Wednesday, November 10, 2010

Financial Crisis in Ireland

I have only been to Ireland twice and know only a handful of people there.

So, I do not have many special insights into the recent news that Ireland is facing a financial crisis of immense proportions. Sure, when Greece got really bad last spring, Ireland was mentioned, along with Spain.

What is the perspective of the average Irish person about this economic crisis:

Now keep in mind, this discussion is about the Republic of Ireland. The North is facing it's own issues, which are tied into the belt tightening of the United Kingdom.

I know in 2005, houses in Dublin, which, of course, is in the Republic, were millions of euro each. Mortgages were 50 years or more to make the payments somewhat affordable. But the streets were jammed with vehicles, the stores were packed with people, and the skyline was filled with cranes. Basics were high cost and the exchange rate made me feel like the US was a struggling nation. Lots of eastern European immigrants or foreign workers were working in Dublin.

If the Irish have to bail out the banks, the estimate for that alone is: €50 billion.

There are 4.5 million people in the Republic.

That's 11,111 euro per man, woman, and child, just to keep the banks from tanking. Or in USA dollars: $15,331 per man, woman, and child.

That's a lot of doing without to scrape up enough to pay back that amount of debt, eh?

What about the basic fairness of supporting the Irish banks?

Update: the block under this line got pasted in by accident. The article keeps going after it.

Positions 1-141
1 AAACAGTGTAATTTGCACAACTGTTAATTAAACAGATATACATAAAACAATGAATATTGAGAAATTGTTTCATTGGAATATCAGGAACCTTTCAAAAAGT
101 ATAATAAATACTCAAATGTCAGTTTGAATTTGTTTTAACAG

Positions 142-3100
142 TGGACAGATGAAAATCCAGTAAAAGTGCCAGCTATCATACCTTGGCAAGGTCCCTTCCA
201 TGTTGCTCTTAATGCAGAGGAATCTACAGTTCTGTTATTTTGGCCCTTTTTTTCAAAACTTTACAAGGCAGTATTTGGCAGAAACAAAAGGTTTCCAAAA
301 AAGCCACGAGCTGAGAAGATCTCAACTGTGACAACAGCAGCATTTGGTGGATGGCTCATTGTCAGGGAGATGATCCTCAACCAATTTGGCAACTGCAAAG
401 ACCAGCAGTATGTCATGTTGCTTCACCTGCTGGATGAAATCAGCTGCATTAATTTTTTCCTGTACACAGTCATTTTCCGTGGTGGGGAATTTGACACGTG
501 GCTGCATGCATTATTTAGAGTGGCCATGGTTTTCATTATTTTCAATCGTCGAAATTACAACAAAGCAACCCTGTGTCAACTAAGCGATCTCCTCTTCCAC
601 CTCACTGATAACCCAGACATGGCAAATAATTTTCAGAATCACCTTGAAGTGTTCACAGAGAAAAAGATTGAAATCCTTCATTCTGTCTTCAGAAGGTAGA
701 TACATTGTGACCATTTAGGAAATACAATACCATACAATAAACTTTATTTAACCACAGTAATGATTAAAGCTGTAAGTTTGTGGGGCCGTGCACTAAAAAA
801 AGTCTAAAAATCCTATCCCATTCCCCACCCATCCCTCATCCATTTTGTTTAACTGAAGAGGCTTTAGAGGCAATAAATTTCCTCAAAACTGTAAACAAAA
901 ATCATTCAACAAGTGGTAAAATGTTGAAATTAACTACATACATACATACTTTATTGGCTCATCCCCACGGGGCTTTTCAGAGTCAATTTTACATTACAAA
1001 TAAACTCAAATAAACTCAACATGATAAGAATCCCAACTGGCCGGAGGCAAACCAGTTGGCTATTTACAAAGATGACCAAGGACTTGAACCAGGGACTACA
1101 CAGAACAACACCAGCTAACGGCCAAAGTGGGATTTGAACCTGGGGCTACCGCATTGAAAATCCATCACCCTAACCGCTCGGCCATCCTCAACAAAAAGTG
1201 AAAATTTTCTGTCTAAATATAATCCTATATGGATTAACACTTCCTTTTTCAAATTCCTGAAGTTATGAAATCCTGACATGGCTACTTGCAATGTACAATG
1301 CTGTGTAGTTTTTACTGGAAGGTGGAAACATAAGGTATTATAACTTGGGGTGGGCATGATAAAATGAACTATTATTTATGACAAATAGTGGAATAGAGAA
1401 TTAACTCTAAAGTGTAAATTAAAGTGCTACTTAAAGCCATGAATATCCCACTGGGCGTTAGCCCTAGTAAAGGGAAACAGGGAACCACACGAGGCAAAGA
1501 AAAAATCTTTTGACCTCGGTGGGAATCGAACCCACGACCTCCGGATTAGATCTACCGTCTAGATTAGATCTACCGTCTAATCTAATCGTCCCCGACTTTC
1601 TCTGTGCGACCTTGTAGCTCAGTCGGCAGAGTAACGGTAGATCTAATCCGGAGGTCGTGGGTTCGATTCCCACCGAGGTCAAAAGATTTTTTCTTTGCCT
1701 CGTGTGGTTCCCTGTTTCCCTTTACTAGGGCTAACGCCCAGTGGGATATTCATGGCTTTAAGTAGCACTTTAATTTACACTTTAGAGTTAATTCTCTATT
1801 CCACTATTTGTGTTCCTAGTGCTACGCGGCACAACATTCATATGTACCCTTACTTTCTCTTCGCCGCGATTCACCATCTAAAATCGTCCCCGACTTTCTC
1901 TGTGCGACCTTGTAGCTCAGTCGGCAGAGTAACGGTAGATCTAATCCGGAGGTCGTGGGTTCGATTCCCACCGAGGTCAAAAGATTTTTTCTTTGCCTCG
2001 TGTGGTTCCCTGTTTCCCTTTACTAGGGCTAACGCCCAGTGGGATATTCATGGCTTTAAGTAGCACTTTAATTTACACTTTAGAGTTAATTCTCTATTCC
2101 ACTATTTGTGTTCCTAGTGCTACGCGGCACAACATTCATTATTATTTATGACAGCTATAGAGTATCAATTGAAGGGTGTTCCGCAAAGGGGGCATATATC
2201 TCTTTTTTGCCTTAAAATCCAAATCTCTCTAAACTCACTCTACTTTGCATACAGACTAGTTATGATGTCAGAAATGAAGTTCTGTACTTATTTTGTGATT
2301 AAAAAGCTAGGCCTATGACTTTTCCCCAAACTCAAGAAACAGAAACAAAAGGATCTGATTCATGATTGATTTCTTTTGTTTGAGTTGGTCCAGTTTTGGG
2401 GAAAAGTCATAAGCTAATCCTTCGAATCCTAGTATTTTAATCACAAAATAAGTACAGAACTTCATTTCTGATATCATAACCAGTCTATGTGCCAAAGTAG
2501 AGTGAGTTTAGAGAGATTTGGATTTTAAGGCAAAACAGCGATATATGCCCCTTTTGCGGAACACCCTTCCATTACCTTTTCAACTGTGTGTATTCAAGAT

With the government having made a commitment to the banks, all the taxpayers are keeping the bank's investors afloat, while those investors are not being asked to "take a haircut" as the phrase goes for incurring a loss on a bad investment. And the banks don't have to close down, or fire anyone as far as I've been able to determine.

This “take a haircut” concept was contemplated in a way as you can read about here.

Why would any investor do this? Reduced risk, I suppose. Getting out of a situation now rather than face disaster later, or a long period of uncertainty and stagnation. The article notes that Standard and Poors has downgraded the four big Irish banks' long term credit ratings.

But the 85 billion euro bailout package for Ireland which was approved by Europe’s finance ministers has been described as not requiring banks or bondholders to “take haircuts”.

Are the european leaders unwilling to spread the hit to any investors? Are they afraid investors would bring down the economies of Portugal and Spain in a flash?

I wonder.

Randall Parker (But Who Caused Irish Financial Crisis? 2010 November 24 Wednesday) has tracked who the bondholders are in Irelands banks:

British banks provided
German banks provided
US banks
$25bn and
French banks

Total lending of
non-Irish banks
to Irish banks is approximately

So these non-Irish banks invested in the Irish property boom, I mean bubble, and now, rather than take any loss, even when the interest rate was higher than for non-risky loans, the Irish taxpayers must pay all these other countries back because their government and now the IMF are insisting the government must make good on all these bonds.

Why don't they tell the truth? They are hoping to stave off a greater collapse

Here's a link to more about the money side of Ireland's problems:

I know last spring (May 2010) as many of the eastern European workers had left as could afford to leave - there were no new jobs in Ireland.

Apparently now, the Irish themselves are leaving to find work, reminiscent of hundreds of years of colonial rule and the majority of the period of the Free State and the Republic.

Here's a link to a story about the Irish looking elsewhere for work:

I wonder if they will send money to their former home? The Irish government better hope so!

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